Long thought to be an all-American grape, Zinfandel's genes actually have been traced back to Croatia and Italy. No matter: California still is Zin's heart and soul—even if it suffers from a split personality. When skins are separated from the just-squeezed juice and the fermentation is stopped short of dryness, the wine becomes "White Zinfandel"—pink, light and soda-pop sweet. But left to ferment fully, this thick-skinned grape makes a full-throttle red.
Flavors and aromas: Zinfandel checks in at the rich, spicy end of the red wine flavor spectrum. Its fruit profile is often called brambly—rich in bush berries (raspberry, blackberry), with a rustic, peppery edge and sturdy tannins. High alcohol is common, contributing to Zin's full-bodied heft. Look for lower-priced bottlings if you favor brighter fruit, as well as more modest weight.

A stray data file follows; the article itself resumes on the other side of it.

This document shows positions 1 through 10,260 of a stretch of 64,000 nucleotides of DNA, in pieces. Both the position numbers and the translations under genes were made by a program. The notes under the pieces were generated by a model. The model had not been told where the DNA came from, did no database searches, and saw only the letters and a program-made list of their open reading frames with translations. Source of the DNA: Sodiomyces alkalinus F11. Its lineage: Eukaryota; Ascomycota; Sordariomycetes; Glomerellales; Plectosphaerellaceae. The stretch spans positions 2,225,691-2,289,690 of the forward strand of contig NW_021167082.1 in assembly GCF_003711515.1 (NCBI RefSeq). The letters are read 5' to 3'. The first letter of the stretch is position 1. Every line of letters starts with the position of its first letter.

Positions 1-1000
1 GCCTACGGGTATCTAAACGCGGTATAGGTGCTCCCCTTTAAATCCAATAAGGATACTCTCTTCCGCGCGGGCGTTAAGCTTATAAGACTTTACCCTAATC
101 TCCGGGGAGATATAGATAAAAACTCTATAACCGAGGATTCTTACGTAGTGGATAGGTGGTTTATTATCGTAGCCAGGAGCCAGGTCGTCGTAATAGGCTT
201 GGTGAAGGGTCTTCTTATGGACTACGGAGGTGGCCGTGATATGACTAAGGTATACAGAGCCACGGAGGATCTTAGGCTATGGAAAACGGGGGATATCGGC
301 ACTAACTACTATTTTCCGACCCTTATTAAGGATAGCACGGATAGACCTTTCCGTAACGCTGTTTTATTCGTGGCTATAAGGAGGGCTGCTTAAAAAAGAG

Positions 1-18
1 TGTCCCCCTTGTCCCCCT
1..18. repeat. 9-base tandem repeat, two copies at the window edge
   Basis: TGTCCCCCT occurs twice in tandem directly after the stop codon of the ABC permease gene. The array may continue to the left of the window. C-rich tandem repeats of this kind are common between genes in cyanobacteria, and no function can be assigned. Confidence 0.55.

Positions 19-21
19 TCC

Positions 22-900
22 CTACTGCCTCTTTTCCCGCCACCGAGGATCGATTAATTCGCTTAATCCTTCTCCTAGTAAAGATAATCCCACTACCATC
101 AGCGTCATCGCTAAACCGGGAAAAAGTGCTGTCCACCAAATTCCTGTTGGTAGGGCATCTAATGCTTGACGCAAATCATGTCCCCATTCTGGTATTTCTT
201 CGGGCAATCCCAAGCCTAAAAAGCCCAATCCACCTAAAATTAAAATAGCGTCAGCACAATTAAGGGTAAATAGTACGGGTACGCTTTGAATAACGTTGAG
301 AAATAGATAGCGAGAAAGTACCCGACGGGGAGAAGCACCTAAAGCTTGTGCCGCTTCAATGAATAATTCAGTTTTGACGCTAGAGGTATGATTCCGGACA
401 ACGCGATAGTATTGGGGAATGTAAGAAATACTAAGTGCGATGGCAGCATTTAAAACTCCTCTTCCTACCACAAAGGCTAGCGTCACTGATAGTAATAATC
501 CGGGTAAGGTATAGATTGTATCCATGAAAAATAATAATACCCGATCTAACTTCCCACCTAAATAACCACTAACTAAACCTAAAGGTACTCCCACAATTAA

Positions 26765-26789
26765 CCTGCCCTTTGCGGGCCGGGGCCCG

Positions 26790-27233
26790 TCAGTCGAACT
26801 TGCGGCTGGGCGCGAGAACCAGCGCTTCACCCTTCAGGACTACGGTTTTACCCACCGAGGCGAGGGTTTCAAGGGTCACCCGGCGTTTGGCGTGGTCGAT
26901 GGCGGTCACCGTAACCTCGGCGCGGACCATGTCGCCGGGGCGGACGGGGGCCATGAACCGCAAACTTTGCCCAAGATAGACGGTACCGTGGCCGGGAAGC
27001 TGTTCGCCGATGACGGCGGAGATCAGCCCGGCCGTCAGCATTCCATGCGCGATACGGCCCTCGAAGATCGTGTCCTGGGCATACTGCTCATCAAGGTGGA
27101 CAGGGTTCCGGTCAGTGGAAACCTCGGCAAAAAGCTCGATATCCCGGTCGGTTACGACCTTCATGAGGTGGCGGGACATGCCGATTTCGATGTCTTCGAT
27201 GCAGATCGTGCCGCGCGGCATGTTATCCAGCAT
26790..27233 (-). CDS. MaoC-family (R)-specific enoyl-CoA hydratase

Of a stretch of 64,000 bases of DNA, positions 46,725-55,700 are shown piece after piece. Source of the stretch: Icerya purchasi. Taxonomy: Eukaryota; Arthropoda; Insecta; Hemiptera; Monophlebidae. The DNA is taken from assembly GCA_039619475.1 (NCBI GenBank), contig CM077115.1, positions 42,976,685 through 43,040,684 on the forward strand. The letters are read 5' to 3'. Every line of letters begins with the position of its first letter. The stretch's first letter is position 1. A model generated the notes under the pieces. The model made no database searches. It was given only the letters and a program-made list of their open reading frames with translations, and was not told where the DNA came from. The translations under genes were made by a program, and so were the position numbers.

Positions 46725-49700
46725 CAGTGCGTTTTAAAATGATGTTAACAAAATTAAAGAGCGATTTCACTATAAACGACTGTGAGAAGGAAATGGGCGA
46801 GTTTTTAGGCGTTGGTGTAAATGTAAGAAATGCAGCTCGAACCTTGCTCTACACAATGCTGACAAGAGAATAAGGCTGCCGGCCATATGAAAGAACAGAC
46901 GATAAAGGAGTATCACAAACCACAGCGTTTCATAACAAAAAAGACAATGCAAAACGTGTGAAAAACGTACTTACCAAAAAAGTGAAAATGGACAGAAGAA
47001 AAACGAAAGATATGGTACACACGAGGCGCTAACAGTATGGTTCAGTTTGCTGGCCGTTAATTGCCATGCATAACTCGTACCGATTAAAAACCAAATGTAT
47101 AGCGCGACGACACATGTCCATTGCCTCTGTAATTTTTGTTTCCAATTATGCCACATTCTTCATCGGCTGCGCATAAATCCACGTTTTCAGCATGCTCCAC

Shades of red Zin run from ruby to deep purple; the denser the color, the denser the wine. Prominent plantings:
Top Zin zones include Napa, Sonoma, Mendocino, Lodi, and Amador; bottlings labeled California indicate that the grapes came from multiple sources. The ultra-serious Zinfandels come from especially old vines, which may be noted on the label. Pairing with food:
Perfect for red meat in all its guises, and backyard BBQs in particular. Works well with fried chicken, spaghetti and meatballs, and spicy fare (creole, chili) as well. Insider tip:
Zinfandel enjoys a fanatical following (a tasting in San Francisco recently drew 9,000), and California's offerings include plenty of cheeky names: Seven Deadly Zins, The Monster, Dancing Bull and The Kilt Lifter.